4 Nonprofit Donor Demographics Trends for 2015
To get a handle on what’s in store for 2015, NonProfit PRO rounded up some of the nonprofit industry’s finest, who were kind enough to share their nonprofit trends for 2015. Here are four trends on donor demographics.
Carl Bloom, chairman, Carl Bloom Associates
1. We have seen an improvement in fundraising performance as we have come out of the great recession. Since we deal with cultural organizations, health care, advocacy and other fields, we are looking for larger than average size gifts. This November we have seen a dramatic increase in size of contributions — a good many in places that have had large increases in wealth.
For example, it was interesting to learn that because of the U.S. becoming a big supplier of old and natural gas through fracking, a lot of people who were of modest financial means became wealthy overnight. Farms and cattle ranches are being leased annually by the big oil companies, who are exploring for more energy resources. Some of these newly rich are handing over huge checks (like they don’t know what to do with their money) to certain nonprofits they couldn’t afford to support before. Other places where successful high-tech development is making new millionaires of employees are showing better response and revenues.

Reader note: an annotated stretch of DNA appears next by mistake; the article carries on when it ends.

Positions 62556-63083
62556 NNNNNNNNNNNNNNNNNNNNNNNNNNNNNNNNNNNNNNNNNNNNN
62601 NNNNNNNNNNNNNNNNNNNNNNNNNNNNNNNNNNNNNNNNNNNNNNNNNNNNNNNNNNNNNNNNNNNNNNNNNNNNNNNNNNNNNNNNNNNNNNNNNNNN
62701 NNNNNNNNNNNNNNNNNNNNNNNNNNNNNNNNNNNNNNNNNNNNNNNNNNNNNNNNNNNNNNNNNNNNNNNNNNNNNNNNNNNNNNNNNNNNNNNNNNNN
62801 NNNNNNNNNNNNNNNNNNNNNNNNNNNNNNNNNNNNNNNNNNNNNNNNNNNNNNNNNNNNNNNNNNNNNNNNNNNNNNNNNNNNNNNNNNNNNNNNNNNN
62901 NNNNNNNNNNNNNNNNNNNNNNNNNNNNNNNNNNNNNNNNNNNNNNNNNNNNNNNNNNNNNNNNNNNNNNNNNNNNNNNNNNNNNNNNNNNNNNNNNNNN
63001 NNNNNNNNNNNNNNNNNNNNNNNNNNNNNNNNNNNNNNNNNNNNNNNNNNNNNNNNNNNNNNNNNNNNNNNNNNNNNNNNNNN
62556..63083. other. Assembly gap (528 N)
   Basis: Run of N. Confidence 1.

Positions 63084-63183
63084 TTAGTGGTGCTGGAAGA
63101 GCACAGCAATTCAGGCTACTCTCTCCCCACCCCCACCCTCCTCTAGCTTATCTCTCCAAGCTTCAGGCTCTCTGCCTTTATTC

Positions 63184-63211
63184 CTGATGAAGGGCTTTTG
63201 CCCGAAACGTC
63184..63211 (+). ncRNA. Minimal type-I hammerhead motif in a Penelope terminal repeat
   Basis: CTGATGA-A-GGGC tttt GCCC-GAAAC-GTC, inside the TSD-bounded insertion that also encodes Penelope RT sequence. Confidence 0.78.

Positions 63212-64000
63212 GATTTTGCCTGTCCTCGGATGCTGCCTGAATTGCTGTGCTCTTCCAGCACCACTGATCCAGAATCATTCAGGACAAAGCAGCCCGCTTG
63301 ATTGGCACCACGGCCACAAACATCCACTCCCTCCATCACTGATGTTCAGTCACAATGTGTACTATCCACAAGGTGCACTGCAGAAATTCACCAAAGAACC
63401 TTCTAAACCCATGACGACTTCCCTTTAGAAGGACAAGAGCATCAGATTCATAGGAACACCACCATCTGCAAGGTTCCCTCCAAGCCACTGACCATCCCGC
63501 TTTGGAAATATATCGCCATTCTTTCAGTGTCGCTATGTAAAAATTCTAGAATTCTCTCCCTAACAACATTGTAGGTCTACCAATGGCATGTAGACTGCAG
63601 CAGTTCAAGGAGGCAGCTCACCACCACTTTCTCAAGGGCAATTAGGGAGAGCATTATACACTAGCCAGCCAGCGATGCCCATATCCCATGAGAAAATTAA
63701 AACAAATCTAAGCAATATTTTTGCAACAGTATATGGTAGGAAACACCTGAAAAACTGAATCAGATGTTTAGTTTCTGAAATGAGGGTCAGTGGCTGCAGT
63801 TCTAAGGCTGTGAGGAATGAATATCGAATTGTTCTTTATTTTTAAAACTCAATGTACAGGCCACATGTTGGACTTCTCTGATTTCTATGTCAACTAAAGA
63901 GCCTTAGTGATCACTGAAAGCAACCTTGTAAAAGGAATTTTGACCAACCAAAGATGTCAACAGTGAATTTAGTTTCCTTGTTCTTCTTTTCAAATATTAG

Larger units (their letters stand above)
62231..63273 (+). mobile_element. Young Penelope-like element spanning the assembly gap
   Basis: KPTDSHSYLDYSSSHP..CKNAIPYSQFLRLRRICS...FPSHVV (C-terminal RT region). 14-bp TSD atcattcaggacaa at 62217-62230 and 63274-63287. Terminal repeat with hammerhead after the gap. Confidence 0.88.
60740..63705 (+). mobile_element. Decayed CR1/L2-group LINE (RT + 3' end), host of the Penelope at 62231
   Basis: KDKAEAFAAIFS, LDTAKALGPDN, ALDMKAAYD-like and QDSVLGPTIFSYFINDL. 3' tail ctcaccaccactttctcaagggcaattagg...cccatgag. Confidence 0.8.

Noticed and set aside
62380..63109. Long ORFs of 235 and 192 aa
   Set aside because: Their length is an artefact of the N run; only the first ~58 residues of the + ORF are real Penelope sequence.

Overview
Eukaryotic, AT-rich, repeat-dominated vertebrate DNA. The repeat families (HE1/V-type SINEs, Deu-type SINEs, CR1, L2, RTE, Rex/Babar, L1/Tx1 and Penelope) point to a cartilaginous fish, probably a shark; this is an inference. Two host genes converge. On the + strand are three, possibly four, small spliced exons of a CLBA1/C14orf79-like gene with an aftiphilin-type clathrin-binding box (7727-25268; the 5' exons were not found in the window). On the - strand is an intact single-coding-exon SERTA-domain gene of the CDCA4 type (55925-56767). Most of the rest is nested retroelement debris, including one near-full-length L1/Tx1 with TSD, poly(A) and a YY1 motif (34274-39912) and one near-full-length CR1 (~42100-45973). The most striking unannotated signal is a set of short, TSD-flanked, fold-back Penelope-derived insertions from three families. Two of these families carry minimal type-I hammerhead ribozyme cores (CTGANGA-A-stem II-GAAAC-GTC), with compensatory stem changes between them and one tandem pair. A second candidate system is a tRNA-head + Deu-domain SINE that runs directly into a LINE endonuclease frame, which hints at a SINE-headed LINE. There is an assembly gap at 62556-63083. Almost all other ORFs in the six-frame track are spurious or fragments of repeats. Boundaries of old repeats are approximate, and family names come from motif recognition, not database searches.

So going into 2015, fundraisers should look the country over and try to go where the rich are getting richer, and some in the middle class and below are becoming rich. At the same time as we observe that, the middle has been reduced with the resultant large disparity between them and the 1 percenters.
As a class of people, don’t rely on the boomers to rescue or play a large role in the support of small, medium and large nonprofits; they’ll be busy keeping themselves afloat. The greater number of these people have not saved enough to take care of themselves in retirement and are continuing their work or looking for part-time work to supplement their incomes.